There's Carlton, and Desiree also known as Desi and Isobel and Jessica. There's Delmer Junior, and Pruney and the oldest Peter (studying at Bard), and the second oldest Jane. Isn't that enough? No: Patricia appears, and Patrick and Susan and Jack and Leopold who still has to have his diapers changed. And John Milton! Creighton and Robert and Eli and . . . it's those clowns that keep popping out of the tiny car in the middle of the circus?

Finally, the author relents, near the end, by taking us on a magical mystery tour, on a bus with mother up front and all the family and various friends and nurses and doctors --- yes the oncologist goes along too --- bringing Karen to the three places she had been that left her with the most cherished memories . . . including the National Gallery on Constitution Avenue in Washington, D. C., where she can revisit, for one last time, Vermeer's "Girl in the Red Hat."

Say who? Because --- according to the author ---

    What's in this painted girl's face is an intensity of composure: in this moment she's perfectly herself. And the hat --- that extravagant angled whirligig of a hat --- takes it from the state of mind directly beneath it . . .

Herein burns a life! It's not unlike Karen and her cancer. It's big. She is too. And as her life burns out, she continues to burn with it.

    Three hundred years ago that girl was once powerfully alive. And though the girl's bones must by now have dissolved into nothingness, this painting is a living thing.

§   §   §

Karen wants to revisit those places at last to thank the people who had made her life whole, a treat (not just a treatment). Friend Sally ends up on the bus, talking with the children, one by one, beginning with Emily (who gets a goat every birthday), and Peter (who reads old love-letters between Karen and Delmer) --- and then there's Desi and Jane and Susan and Carlton; and finally Delmer Junior who "is the last of us to sit down with Sally.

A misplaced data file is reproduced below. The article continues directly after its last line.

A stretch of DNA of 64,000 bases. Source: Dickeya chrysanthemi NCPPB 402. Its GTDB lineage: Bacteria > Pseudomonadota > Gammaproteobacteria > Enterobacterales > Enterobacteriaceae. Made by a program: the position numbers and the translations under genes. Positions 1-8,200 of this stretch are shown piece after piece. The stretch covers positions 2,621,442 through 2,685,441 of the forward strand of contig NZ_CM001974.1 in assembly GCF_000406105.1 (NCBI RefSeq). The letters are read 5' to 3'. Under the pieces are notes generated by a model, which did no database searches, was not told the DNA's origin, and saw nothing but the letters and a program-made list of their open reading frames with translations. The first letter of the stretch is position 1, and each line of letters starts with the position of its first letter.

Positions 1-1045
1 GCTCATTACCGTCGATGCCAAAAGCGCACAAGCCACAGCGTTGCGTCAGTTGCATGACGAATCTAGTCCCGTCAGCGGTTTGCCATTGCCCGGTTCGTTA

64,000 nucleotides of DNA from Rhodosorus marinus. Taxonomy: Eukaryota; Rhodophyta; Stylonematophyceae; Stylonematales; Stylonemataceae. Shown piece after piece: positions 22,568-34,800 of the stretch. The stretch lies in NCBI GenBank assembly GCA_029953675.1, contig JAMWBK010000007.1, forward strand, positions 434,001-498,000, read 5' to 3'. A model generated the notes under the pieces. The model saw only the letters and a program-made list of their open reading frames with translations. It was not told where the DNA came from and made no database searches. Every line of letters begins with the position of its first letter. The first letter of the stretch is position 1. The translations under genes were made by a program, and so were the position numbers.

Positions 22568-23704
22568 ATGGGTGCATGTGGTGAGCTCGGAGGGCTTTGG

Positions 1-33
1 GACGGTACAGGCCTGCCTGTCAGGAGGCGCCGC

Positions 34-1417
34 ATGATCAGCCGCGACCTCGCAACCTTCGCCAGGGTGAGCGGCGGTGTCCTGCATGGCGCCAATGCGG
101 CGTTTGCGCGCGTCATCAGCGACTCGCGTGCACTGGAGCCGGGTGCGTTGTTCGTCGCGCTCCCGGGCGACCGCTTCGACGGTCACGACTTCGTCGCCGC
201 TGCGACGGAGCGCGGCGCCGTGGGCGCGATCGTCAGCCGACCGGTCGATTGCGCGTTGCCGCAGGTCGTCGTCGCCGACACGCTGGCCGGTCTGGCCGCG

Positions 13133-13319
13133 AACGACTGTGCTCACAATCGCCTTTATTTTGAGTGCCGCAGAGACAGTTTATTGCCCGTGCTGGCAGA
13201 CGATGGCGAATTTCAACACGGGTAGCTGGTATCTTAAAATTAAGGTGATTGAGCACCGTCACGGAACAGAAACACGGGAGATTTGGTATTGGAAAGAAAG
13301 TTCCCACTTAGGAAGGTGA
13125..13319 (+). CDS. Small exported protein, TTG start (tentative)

Junior shows a touch of resistance to everything that's going on: "All this family had done for this whole year is try to help our mother die" (which --- -when you think about it --- may be a sensible goal for a family as large and comfortable as this one)

Me, I'm comfortable with it too. Because my CPA finally found a number to pin on the Faulkes family, excluding mom and dad: thirty-one.

One father; one mother . . . and thirty-one children.

The Faulkes Chronicle is a fairy tale, of sorts, and like fairy tales, there's a princess. And a witch. Our princess is named Karen. And the witch is named "Cancer." Unremitting, greedy, always taking, never giving.

Except . . . with yet another side . . . one that we often don't let ourselves learn about. It is called ownership.

There's a passage, one of the patches of gold that turns up as we go down this last road, the one where Karen's sweetest memories lie. At first. there is some doubt about Karen's ability to make it. After all, she's fragile, dying. But Jessica appears on the scene, spends an hour or so with Karen so they can decide what to do; and what Jessica learns is a refreshing view of the body; the body's place as our personal map, what we used to call the Gestalt.

Karen preaches ownership of everything. You have to claim all you have whether you wanted it or not when it came along. She says that her body must be "scary" to her many children because there's so little left of it. "But, you live in your body over time," she says, "and it begins to make sense to you."

During all this time you spend with it --- it's you, after all; you know it in and out, as it were: "You know why it got strong or weak, fat or thin, saggy or tight." And

    If it's your body, you get along with it. Even pain. If it's yours, you don't argue with it.

    Even if it makes you scream, the pain is yours . . . and you understand it.

--- Lolita Lark